But thinking back, man those Cambridge Latin readers were great!  And pretty dark.  Volume 1 followed the comic misadventures of a family in Pompeii, starting with the family cook stealing food and being drunk on the job and ending with everyone dying in the fiery hell of Vesuvius’ wrath.  One lucky slave, Clemens, I believe, escaped, where, in volume 2, he joins the cult of Isis, and the son of book 1’s protagonist ends up in Londinium and meeting with the near mythic king Tiberius Claudius Cogidubnus.  I wonder how hard it would be to find any of those?  I’d love to actually brush up on my Latin a bit!

Let no one say Chris Gonnerman is not an alright dude.

Several months back, I wrote a rather scathing polemic about violence against women in RPGs, and the BFRPG module Morgansfort was the unfortunate target of my fey mood.

I won’t say that I don’t have problems with Morgansfort as I read it, because there are some personal lines that it crosses for me with how it was originally written. The original post, however, unfairly hammers Chris Gonnerman’s work when there are far more egregious offenders out there, but my frustration reached a boiling point while I happened to be reading Morgansfort.

I like BFRPG, and enjoy the several modules I’ve read, and I even enjoyed reading Morgansfort. The modules are VERY well written and super easy to pick up and run. But what happened for me was what I’d consider an “Awww, man!” moment. Finding really good gaming material out there that is free from sexist tropes seems harder than it should be, and finding it in something that I REALLY LIKED kinda made me snap. I really think that if I hadn’t had every intention of running Morgansfort at some point, I wouldn’t have said anything.

Violence against women and victimization of females is commonplace in fictive fantasy of any media because it elicits such a visceral response, and it’s an easy way to shine a glaring bright spotlight on something or someone to say “HERE BE GREAT INJUSTICE!” (Insert essay on Women in Refridgerators phenomenon here.)   And I’ll admit, I’ve been guilty of it myself in the past, because it’s such an EASY way to show just how evil and bad someone is. When I revisited my decade old notes on from Cirsova as a 3e campaign, one of the first ‘episodes’ ends with the kidnapped women & children dead at a bandit camp, because “aww, man, those guys are seriously bad dudes!” I’m glad now, that I never ran it, because it was using victimization as a cheap plot device to elicit a reaction from players.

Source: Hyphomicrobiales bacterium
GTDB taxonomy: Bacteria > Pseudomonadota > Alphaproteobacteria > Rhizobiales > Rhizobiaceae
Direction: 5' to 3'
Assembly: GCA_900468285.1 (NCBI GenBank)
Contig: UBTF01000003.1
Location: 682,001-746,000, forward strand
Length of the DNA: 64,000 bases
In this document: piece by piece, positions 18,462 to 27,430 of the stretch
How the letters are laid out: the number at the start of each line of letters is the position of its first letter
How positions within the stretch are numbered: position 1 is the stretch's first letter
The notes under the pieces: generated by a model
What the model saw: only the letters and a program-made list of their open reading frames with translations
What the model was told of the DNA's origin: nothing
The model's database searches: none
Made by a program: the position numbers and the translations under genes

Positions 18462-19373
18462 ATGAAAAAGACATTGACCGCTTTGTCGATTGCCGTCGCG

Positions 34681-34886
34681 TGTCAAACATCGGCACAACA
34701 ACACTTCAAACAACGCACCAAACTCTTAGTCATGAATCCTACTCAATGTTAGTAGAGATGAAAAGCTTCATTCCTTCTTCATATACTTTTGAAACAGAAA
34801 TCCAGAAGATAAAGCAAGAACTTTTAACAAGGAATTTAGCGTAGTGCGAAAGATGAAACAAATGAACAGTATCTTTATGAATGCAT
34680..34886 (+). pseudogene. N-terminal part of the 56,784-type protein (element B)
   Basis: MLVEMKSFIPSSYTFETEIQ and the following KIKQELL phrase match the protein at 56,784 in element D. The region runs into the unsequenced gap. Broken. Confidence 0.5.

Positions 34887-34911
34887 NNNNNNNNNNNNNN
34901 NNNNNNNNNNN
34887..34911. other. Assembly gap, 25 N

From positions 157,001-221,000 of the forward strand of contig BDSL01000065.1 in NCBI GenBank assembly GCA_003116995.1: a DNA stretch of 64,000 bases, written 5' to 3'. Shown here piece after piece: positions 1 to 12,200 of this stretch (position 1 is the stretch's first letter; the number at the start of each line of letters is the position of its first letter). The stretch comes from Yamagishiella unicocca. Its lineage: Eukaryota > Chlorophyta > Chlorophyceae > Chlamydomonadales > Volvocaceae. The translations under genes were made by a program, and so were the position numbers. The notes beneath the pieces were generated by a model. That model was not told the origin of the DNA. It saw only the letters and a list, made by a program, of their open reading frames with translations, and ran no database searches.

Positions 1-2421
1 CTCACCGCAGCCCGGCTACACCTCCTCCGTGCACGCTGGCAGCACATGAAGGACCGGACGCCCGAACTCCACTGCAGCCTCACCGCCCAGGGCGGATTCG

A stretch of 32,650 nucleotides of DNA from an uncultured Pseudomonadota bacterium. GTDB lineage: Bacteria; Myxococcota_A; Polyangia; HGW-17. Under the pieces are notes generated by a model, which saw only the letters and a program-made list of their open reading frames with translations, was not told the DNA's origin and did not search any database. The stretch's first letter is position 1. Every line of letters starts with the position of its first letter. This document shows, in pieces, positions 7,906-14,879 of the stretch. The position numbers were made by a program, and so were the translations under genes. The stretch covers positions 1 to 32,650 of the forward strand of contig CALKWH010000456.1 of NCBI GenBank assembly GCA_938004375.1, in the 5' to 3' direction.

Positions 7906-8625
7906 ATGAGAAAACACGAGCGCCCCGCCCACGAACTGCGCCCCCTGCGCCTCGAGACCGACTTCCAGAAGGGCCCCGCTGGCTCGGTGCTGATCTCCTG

Anyway, Chris found my post, but rather than flip out and start an internet fight, he came over, addressed and acknowledged points while making some of his own. In no way do I think that Chris Gonnerman is a gross sexist or racist dude; at worst, he slipped into an easy and commonplace (so much so that most people won’t even realize it unless it’s pointed out) narrative trap. And I think that if I didn’t enjoy his stuff, I wouldn’t have got all butthurt about it. One point he made was that I should’ve contacted him personally with any grievance I had so he could’ve dealt with it quicker. Having been an indie publisher myself, it should’ve occurred to me that, as an indie publisher, Chris would’ve loved to hear feedback. At the time, though, I didn’t make the mental connection.

In reality, there are only a few things that would have to be done to ‘fix’ the problems that I had with Morgansfort. Drop one word that makes the Orcs seem to be itching for a fight, not have the ‘wink’ in the DMs notes regarding surrendered Orc women, and maybe give some sort option to save the poor zombie girl… I know that wouldn’t be enough for people who are hard-set against inherent sexism of the ‘damsel’ trope, but those people are way harder to please than me.

I’d like to thank Chris for his feedback, and offer the above as apologia. To everyone else, please check these things out for yourself and reach your own conclusions. I’m a B/X person, but as far a system with lots of materials that are both free and easily adaptable, BFRPG is one of the best and one of my favorites.

Have you ever ‘dreamed’ a game system?

Last night I had a dream that I got a new board game. And I actually both dreamed and remembered it with enough details that I can recall the rules. And it’s a workable game! Normally, you dream, if it’s about a game, the rules would be roll the dice, and stand on your head because you rolled a 3 1/2.  This, on the other hand, could actually be turned into something sensible and playable.

The board is comprised of six large hexagonal boards (themselves divided into hexes). Each of these hexes represent a kingdom, and can be placed anywhere around a central piece which represents an impassible mountain.

Each board had a ‘capital’ city, some outposts and some ruins. At the ruins, there were randomly placed ‘treasure’ cards that gave your hero unit that found it bonuses. (I found a magic sword that gave my hero unit +2|+1 right before my 4|5 Castle garrison got overrun. Each player is given a handful of monster tokens to place around the boards to ‘guard’ locations (they can’t move these like they could their own pieces, and may fight them themselves).

Each unit had an attack rating and a defense rating, which determined how many dice they may roll in combat. For each 5 or 6 rolled, the opposing piece was given a -1 token, which subtracted from the unit’s dice pool. When the unit no longer has defense dice to roll, it is destroyed.

The goal is to control half of the kingdoms. In the case of fewer than 6 players, “neutral” kingdoms get standard garrisons in their towns (ala Risk).

There was some sort of economy for reinforcements and additional units, but I’ll have to extrapolate that from the rest of the rules.

I don’t remember how movement is determined, but I think it was a fixed 3 hexes for heroes.